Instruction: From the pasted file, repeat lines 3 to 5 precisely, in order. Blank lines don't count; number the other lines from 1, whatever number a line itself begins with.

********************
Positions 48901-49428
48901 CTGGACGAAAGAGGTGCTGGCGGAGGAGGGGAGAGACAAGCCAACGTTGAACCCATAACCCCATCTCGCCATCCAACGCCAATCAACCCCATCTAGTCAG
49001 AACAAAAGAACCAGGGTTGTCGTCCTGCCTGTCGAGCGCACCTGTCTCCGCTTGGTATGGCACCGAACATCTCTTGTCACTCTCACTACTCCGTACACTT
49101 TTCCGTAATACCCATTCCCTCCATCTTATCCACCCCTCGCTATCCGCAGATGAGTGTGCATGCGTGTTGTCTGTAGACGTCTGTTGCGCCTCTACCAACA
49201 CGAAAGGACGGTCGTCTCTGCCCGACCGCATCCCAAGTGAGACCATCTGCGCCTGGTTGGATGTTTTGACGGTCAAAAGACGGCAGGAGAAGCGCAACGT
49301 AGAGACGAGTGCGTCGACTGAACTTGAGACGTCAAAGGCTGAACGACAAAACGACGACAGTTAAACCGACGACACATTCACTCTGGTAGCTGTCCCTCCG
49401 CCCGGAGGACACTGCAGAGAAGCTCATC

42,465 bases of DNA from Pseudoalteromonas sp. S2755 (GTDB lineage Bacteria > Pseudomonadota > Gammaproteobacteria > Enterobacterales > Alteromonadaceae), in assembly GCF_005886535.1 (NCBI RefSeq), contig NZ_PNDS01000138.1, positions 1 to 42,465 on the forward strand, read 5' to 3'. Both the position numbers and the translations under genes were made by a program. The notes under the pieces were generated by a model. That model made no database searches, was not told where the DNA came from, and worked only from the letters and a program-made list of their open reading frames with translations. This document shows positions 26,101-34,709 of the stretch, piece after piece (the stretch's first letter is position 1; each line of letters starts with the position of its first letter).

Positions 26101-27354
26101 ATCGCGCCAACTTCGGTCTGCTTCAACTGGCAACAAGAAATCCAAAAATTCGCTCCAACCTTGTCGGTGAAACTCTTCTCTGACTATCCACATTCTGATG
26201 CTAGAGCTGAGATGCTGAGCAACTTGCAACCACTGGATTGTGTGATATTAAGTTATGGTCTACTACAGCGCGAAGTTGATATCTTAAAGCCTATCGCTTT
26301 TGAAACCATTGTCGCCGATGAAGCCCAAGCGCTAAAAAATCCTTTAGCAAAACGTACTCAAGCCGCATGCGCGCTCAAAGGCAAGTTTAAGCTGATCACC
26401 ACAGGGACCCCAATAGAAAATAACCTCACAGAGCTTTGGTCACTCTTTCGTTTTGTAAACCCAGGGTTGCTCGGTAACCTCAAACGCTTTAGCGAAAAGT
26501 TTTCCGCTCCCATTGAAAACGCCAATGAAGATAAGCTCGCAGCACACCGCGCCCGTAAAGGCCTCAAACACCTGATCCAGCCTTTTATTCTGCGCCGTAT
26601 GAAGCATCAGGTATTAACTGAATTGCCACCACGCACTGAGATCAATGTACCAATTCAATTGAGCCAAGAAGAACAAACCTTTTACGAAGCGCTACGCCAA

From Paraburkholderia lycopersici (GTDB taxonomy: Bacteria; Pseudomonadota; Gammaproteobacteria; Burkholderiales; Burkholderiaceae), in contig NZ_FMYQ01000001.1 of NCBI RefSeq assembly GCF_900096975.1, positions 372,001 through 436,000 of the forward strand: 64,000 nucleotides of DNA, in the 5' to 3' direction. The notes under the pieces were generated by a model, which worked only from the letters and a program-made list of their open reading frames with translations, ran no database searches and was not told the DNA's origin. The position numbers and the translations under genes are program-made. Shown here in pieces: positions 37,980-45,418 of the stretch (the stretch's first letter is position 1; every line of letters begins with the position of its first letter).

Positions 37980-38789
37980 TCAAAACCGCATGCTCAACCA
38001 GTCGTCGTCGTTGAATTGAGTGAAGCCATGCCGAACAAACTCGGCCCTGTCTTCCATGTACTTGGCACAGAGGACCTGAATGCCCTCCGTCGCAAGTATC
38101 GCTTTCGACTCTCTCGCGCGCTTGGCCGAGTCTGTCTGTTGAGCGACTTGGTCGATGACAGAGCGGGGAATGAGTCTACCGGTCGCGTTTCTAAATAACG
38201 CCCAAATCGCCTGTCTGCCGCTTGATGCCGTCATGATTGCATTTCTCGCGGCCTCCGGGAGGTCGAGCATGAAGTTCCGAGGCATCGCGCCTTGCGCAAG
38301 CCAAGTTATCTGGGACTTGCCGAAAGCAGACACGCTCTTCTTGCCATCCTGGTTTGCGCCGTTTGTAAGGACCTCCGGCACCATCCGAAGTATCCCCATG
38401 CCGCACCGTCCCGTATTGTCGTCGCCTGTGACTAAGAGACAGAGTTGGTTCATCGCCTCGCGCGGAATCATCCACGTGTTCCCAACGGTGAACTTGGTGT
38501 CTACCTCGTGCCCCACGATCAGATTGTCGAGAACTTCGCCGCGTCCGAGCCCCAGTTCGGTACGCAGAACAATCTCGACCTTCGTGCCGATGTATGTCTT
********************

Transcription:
49001 AACAAAAGAACCAGGGTTGTCGTCCTGCCTGTCGAGCGCACCTGTCTCCGCTTGGTATGGCACCGAACATCTCTTGTCACTCTCACTACTCCGTACACTT
49101 TTCCGTAATACCCATTCCCTCCATCTTATCCACCCCTCGCTATCCGCAGATGAGTGTGCATGCGTGTTGTCTGTAGACGTCTGTTGCGCCTCTACCAACA
49201 CGAAAGGACGGTCGTCTCTGCCCGACCGCATCCCAAGTGAGACCATCTGCGCCTGGTTGGATGTTTTGACGGTCAAAAGACGGCAGGAGAAGCGCAACGT